Indiana Republican leaders on Monday vowed to “clarify” a new religious liberties law after an onslaught of criticism from celebrities and businesses who say it and other laws being considered around the nation essentially legalize discrimination against gay, bisexual and transgender people.

But gay rights groups said a promise of a vague “fix” was not enough, demanding more explicit actions that protect gays from bias.

The proposal is the latest development in the flare-up over Indiana’s Religious Freedom Restoration Act, which Gov. Mike Pence (R) signed into law last week, unleashing a torrent of criticism. On Monday, Apple chief executive Tim Cook joined the chorus, writing a Washington Post opinion piece calling it and similar laws “dangerous.” The essay followed an announcement by Indiana-based Angie’s List that it was holding off on expansion plans there as a result, as well as outraged expressions from the NCAA, NBA and WNBA, among others.

The furor had intensified on Sunday after Pence refused on ABC’s “This Week” to say whether the law permitted businesses to refuse services to gay people. The appearance prompted Republicans to seek a solution, Indiana House Speaker Brian Bosma (R) said Monday in an interview.

“After a lot of discussions this weekend, and the governor’s failure to say ‘no’ when asked if the intent of the legislation was to discriminate, we thought it important to [clarify that] no discriminatory intent was meant, nor can we let that occur,” he said. “We intend to amend that language to make it crystal clear that no discrimination occurs.”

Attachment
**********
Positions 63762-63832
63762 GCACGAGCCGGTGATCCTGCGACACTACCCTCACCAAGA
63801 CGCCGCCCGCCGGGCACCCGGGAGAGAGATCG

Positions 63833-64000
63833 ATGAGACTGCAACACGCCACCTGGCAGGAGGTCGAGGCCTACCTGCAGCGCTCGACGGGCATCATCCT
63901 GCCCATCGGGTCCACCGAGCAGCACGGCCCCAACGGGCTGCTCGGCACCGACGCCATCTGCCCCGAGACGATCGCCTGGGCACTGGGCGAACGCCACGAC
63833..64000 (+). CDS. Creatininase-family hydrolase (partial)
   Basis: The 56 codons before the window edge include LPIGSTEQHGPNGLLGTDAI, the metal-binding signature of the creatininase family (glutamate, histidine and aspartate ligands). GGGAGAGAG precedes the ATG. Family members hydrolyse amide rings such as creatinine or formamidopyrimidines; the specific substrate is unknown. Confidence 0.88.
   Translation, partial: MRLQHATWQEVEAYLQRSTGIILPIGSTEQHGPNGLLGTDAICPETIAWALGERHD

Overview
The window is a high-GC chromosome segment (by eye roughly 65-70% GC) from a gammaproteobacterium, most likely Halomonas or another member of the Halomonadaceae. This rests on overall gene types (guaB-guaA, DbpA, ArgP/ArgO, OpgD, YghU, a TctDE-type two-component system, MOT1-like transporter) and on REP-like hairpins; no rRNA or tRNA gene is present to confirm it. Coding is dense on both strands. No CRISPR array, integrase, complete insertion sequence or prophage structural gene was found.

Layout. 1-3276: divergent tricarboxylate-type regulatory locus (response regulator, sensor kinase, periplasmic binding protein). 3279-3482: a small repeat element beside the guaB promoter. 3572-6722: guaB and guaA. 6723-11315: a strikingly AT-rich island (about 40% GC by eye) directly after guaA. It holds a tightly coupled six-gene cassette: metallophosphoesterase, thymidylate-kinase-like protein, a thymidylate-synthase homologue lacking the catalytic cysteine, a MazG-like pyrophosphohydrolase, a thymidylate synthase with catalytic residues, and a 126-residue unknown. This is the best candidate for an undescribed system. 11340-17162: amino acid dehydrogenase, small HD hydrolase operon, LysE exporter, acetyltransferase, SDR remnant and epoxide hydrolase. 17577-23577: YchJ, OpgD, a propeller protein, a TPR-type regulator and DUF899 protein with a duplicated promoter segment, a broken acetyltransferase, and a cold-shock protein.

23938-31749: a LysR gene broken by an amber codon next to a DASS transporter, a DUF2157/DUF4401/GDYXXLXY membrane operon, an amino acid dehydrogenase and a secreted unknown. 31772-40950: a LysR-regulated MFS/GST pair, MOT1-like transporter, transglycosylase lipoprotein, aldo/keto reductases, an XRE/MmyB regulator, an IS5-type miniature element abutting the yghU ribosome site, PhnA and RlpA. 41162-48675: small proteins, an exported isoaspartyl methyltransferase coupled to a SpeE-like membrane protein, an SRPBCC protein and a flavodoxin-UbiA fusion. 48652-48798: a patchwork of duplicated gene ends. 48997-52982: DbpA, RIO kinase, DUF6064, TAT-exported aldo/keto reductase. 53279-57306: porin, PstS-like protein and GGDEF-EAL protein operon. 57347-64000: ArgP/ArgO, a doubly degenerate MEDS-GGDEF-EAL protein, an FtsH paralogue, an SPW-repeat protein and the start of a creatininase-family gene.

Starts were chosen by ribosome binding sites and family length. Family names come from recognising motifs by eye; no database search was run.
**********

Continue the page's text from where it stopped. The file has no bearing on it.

Bosma said the legislature was working on language, which could be ready this week.

But gay rights groups said the promise, while a positive step, was not enough. They asked for an update to the state’s civil rights statutes to include gay and transgender people as protected classes and demanded explicit language in the new law asserting that it cannot be used to undermine local or statewide civil rights protections.

“Since last week, Indiana’s economy and our reputation has suffered — in a big way. And for every second RFRA remains on the books in its current discriminatory form, the backlash will only worsen,” Freedom Indiana, a coalition of gay rights groups, wrote on its Web site.